Sunday 19 May 2019

Coal Trains: Dust Pollution is a Real Problem

If you live, work or commute along the Anacostia, Potomac, Susquehanna or James Rivers, you have probably seen train cars filled to overflowing with coal traveling alongside these waterways. These railcars are typically not covered, so the dust flows freely into the air as they make their way down the rail line. In fact, an average rail car loses about 500 lbs. of coal dust — dust that contains mercury, arsenic, uranium and other toxins harmful to human health and wildlife (including fish and aquatic life in rivers adjacent to the train tracks). In fact, our Riverkeepers have even found chunks of coal along river banks and in rivers. In November 2007, six cars of coal derailed into the Anacostia River.

Waterkeepers in Washington State scored a big win in federal court recently on the issue of pollutants from coal trains. In a case (Sierra Club Inc. et al. v. BNSF Railway et al.), the railway company admitted that an average of 60,000 lbs. of coal can be lost from each 120-car train.The court ruled that these trains are “point sources” of pollution under the Clean Water Act. This means that the rail company can be held liable for coal discharged directly into navigable waters. Not only did the Court find that railway companies can be liable for coal discharged into nearby waterways, but that Waterkeepers in the state had the legal ability to sue the railway company for such discharges.

The full trial is currently underway and Waterkeepers Chesapeake will closely follow this trial as a ruling against the train company could have profound implications for rail transport of coal in the Chesapeake region.


Photos (above to the left) of fugitive train-sourced coal ash dust located a few feet from the James River, a public walking trail, parkland, homes and businesses...a daily routine affecting families and drinking water sources of millions of Virginians.

We are Waterkeepers Chesapeake, 19 Waterkeepers, Coastkeepers and Shorekeepers from around the Chesapeake and Coastal Bays region. From our family to yours, Happy Thanksgiving! 



FOR IMMEDIATE RELEASE:                                                                                                                           
October 21, 2016                                                                                                                    

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Middle Susquehanna Riverkeeper

Middle Susquehanna Riverkeeper Carol Parenzan

on the 55,000 gallon oil spill in Lycoming County, PA

Flood Oct 21 2016 Photo 1In the wake of severe flooding in Central Pennsylvania, an 80-year-old pipeline burst early Friday morning, leaking upwards of 55,000 gallons of gasoline into Loyalsock Creek, in Gamble Township, northeast of Williamsport. By mid-day Friday, the spill was working its way into the West Branch of the Susquehanna River.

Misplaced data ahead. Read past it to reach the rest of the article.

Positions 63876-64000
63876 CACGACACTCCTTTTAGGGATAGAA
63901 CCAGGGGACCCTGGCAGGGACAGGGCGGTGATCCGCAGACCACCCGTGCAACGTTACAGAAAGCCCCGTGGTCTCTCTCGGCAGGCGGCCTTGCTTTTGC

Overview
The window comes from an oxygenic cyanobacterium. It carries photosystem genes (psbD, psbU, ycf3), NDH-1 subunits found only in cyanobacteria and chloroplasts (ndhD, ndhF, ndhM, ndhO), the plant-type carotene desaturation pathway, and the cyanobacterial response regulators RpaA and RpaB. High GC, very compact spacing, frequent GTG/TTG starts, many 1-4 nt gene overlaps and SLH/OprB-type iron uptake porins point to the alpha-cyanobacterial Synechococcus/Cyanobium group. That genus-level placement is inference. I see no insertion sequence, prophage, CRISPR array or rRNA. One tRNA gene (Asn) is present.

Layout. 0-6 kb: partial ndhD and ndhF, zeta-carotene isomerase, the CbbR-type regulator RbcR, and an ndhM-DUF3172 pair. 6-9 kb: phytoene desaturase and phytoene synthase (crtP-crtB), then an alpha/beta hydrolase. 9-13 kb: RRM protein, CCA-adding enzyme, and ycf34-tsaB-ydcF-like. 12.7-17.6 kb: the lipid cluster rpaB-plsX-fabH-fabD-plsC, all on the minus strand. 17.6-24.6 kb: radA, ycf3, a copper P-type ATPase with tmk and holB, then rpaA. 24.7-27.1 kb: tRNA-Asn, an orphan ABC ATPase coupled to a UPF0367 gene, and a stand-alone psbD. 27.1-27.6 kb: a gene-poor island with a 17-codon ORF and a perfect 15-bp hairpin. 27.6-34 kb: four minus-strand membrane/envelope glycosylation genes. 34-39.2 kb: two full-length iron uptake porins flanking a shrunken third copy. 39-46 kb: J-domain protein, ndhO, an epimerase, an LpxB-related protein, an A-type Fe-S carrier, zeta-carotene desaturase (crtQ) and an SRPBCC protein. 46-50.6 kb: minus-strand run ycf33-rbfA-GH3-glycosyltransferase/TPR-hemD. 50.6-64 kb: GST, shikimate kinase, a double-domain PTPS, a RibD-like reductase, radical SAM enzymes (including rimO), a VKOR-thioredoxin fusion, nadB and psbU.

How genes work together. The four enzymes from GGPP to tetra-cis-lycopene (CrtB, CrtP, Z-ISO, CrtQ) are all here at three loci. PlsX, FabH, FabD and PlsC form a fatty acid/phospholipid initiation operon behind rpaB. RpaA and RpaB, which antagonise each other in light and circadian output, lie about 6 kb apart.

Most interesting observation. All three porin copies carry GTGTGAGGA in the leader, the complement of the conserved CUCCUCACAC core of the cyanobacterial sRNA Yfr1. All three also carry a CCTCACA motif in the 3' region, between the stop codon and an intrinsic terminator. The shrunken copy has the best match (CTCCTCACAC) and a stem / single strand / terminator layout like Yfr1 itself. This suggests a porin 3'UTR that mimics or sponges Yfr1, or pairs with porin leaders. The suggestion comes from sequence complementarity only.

Carol Parenzan, Middle Susquehanna Riverkeeper, said that witnesses who contacted her office said the “smell of petroleum is so thick you can taste it.”

Parenzan said that downstream drinking water is being monitored and precautions for public safety are being put in place. In Milton, just north of Lewisburg, the water plant operated by Pennsylvania American Water, is filling water storage tanks and preparing to shut down drinking water should the spill reach intakes for the water plant.   

Meanwhile, local and state agencies and emergency crews are having difficulty reaching the break due to high-water conditions, which happened on Wallis Run Road in Lycoming County.

“High water and flooding has taken a bridge out in the area,” Parenzan said. “A liquid fuel pipeline in the vicinity was originally exposed during 2011 flooding. When we don’t adequately address aging infrastructure, it is only a matter of time before calamity happens. The time for the Susquehanna River apparently arrived today in the form of this broken pipeline and spill.”

Parenzan said that the area is closed to everyone except emergency workers.

“This spill is not simply an issue of drinking water for people, although that is currently our most pressing concern. In the short- and long-term, fish and other aquatic life simply cannot survive in a contaminated river,” Parenzan said. “It is important that we not only maintain our aging energy infrastructure, but that we also remain vigilant about new pipelines and energy interests that threaten water quality.”

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